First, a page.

If someone is interested in registering as a potential match, how could they find out more about Be The Match? What words of encouragement would you share with someone thinking about this opportunity?
I’ve learned from this experience that many people fear what they believe a bone marrow donation will involve and think that they can’t handle the needles or the procedure. In reality, the majority of donations are completed through a non-surgical peripheral blood stem cell donation (PBSC) that filters bone marrow from your blood through needles in your arms. It is comparable to donating blood, except that it takes place over a longer time span. Also, every measure is taken to ensure your safety and comfort during the process. Short and long-term effects are minimal (if any) for donors, and you typically feel back to normal within a week. When I looked at the big picture, one day of my life is (hopefully) going to give my recipient many more days on this earth. I love the quote, “All you can take with you is that which you’ve given away,” from It’s a Wonderful Life. “Giving away” some of my healthy, renewable bone marrow has given my life more purpose than I can put into words.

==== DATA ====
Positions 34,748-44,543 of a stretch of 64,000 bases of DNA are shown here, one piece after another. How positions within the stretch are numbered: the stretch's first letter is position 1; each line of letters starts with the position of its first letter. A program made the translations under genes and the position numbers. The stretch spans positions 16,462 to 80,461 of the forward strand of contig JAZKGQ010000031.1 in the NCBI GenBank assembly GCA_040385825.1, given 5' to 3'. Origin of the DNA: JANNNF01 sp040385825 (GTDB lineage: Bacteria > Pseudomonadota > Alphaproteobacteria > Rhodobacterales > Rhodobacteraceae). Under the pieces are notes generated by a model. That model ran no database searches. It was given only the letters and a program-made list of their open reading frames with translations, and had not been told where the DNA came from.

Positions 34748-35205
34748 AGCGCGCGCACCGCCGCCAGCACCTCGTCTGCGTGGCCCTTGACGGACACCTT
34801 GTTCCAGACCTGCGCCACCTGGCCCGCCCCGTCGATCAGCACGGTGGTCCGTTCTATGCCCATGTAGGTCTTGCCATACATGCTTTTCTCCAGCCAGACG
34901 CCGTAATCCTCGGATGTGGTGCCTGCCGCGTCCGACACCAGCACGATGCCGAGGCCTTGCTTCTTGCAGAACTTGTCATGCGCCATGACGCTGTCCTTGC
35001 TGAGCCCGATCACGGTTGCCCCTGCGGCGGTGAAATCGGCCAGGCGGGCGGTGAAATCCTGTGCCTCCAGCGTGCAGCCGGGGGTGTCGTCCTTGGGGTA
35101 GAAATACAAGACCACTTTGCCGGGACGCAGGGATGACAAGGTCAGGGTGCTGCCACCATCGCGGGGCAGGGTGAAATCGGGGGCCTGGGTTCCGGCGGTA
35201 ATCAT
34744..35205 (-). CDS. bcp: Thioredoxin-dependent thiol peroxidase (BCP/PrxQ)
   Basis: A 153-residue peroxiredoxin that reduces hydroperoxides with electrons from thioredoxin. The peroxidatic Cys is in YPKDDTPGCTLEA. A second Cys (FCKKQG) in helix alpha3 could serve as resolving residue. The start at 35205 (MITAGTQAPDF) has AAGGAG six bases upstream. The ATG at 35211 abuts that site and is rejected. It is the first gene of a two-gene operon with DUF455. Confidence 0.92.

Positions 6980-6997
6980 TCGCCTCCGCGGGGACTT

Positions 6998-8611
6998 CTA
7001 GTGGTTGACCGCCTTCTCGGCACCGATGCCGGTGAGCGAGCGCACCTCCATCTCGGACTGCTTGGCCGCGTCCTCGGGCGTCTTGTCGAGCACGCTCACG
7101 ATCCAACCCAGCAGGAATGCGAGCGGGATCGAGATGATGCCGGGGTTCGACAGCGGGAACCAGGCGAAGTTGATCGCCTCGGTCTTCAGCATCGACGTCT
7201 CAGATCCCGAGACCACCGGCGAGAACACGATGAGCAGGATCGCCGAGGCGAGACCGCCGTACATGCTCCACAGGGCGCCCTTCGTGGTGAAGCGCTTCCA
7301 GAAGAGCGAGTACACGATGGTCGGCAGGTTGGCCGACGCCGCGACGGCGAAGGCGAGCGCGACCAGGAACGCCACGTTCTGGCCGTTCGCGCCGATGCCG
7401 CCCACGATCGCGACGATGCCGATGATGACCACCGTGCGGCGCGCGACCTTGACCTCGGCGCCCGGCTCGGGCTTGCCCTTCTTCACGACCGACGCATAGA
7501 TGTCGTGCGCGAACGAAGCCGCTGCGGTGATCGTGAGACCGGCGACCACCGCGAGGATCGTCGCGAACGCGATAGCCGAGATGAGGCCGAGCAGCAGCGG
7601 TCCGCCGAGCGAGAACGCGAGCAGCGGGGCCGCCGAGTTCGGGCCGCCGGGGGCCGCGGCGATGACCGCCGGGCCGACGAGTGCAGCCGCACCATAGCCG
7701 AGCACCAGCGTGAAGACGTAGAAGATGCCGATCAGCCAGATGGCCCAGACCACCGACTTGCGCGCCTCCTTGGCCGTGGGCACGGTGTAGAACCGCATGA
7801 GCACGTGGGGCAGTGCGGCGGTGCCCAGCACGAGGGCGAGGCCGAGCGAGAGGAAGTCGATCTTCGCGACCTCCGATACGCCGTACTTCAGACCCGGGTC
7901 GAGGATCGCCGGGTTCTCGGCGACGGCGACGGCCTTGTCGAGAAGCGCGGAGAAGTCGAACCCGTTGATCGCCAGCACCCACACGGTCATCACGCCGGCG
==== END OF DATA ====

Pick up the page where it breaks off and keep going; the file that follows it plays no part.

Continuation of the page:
What are your plans after you graduate?
I hope to work as a clinical audiologist somewhere in West Alabama after I graduate in May of 2023. A goal of mine is to serve areas of the Black Belt through audiological services. The fact of the matter is that residents of this area do not receive the same services as those in urban areas. Black Belt residents deserve the same access to hearing aids, cochlear implants, and assistive listening devices, no matter their socioeconomic status or distance from services.


{Be The Match is operated by the National Donor Marrow Program and is the largest marrow registry in the world. https://bethematch.org}

Tags: Students Community and Outreach Alumni Speech Language and Hearing Sciences